Why Rory McIlroy says he beat Brooks Koepka by imitating Brooks Koepka
Rory McIlroy and Brooks Koepka have played together an awful lot of late. A month ago, the duo showed down in the final pairing at WGC-Memphis, which Koepka ended up winning. Then FedEx Cup seeding dictated the two played together in the first two rounds of both the Northern Trust Open and the BMW Championship. Sunday, the two were paired together again, this time in the final round of the Tour Championship, gunning for a $15 million first prize.
This time it was McIlroy’s turn to emerge on top after a final-round 66 gave him a statement four-shot win. Koepka shot 72 to finish T3.
“I’ve played a lot with him over the last couple weeks. But his game is in great form right now. It’s really impressive to watch,” Koepka said after the round. “Like I’ve said multiple times, he’s the most fun to watch when he’s playing well. He hits it so good, he putts it really well, and when he’s on, man, he’s tough to beat.”
Koepka held a one-shot lead going into the round, but that evaporated at No. 7, when he lost his tee shot and went on to make double bogey while McIlroy poured in a birdie putt for a three-shot swing. The rest was history; McIlroy iced the tournament with birdies at 12 and 13 while Koepka bogeyed 12-13-14.
For McIlroy, the tournament win came with a measure of sweet revenge after the final-round drubbing he’d gotten from Koepka in Memphis. But the way he approached Sunday’s round came, in fact, from inspiration he’d gotten from Koepka himself.
“I think one of the biggest things is sometimes I try to treat Sundays the same as a Thursday or Friday, and they’re not,” McIlroy said. “I go into them maybe a little too relaxed and a little too — it’s not the same, and it’s about trying to get yourself in the right mindset. And Brooks went out there in Memphis and shot 65 and just basically dominated the tournament, dominated me. And I realized if I want to become the dominant player in the world again, I need to be more like that.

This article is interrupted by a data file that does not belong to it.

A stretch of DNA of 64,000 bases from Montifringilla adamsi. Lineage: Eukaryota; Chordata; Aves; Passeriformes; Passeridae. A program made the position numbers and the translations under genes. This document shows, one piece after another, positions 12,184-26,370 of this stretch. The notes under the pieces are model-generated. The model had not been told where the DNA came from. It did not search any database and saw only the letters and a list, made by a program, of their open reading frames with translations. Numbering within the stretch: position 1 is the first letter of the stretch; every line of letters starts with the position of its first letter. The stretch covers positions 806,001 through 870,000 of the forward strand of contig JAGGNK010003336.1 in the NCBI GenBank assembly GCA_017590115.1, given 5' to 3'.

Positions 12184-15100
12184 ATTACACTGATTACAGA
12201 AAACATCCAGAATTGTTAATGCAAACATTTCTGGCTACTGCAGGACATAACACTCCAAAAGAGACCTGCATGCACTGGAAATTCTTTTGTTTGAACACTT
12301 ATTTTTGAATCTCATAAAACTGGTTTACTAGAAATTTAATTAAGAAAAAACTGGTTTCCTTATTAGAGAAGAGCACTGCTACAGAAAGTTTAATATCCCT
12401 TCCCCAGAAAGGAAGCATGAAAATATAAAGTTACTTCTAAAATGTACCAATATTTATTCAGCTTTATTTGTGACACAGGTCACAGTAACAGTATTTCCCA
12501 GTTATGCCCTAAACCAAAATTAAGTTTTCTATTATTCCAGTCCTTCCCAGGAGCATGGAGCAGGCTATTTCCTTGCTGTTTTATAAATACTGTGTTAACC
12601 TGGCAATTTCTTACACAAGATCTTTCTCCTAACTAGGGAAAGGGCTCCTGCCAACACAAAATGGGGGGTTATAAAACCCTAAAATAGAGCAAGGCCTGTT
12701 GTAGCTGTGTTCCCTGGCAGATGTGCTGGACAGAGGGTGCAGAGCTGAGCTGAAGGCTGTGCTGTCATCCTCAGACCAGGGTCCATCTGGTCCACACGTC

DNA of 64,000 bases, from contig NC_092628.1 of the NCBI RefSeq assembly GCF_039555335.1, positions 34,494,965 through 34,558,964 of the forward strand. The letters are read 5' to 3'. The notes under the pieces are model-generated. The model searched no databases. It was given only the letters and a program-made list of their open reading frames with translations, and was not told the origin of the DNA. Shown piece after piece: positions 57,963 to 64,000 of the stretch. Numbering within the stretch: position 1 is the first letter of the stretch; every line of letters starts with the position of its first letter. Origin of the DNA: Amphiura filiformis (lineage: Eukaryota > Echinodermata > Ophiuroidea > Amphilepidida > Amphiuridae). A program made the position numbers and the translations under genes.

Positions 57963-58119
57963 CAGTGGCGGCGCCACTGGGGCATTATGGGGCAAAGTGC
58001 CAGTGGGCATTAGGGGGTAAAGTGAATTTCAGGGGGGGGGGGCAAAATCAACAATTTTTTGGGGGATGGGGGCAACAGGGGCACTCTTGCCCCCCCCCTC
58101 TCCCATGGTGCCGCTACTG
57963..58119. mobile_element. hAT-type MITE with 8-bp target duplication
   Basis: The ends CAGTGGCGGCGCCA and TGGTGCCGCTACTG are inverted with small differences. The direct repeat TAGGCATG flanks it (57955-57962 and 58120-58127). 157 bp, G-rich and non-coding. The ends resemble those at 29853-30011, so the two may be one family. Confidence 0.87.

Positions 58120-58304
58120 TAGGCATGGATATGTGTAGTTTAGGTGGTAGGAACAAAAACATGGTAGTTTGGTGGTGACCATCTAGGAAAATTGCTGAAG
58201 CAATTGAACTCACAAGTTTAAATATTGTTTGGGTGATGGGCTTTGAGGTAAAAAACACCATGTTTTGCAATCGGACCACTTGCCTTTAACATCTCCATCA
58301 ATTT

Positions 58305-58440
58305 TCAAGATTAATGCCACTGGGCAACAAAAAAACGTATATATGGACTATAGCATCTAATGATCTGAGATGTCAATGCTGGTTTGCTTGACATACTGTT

“I need to — I guess that’s the ultimate compliment I can give Brooks is today I wanted to be a little bit more like him.”
The mutual respect was clear post-round. “I enjoy competing against Rory. He’s a tough competitor. He grinds it out, man. Even when you’re playing with him, it’s fun to watch him.”
With the win, McIlroy not only claimed the largest single prize in golf’s history, he also leapfrogged Dustin Johnson to regain his spot at No. 2 in the world rankings — behind only Koepka. It also ignited some murmurs that McIlroy could challenge Koepka for Player of the Year honors.
Justin Thomas, who finished T3 alongside Koepka, weighed in on that debate. “Yeah, I think it just depends on how everybody views the voting. I would — in consistency, Rory has outplayed Brooks by a mile in how he’s done the entire year. It’s unbelievable how he’s played. But the most important thing is wins and playing great in the big events, and nobody has done that better than Brooks. I don’t know how you don’t give Brooks the Player of the Year with three wins and a major and a WGC and top four in every major.”
Koepka and McIlroy are temporarily cemented at 1-2 in the world for as golf heads to its brief offseason — and McIlroy and Koepka get recharged for their next showdown.
“Brooks is a great player. He’s turned into a heck of a player over the last couple of years, and I definitely expect more Sundays like that between the both of us in the future,” McIlroy concluded.
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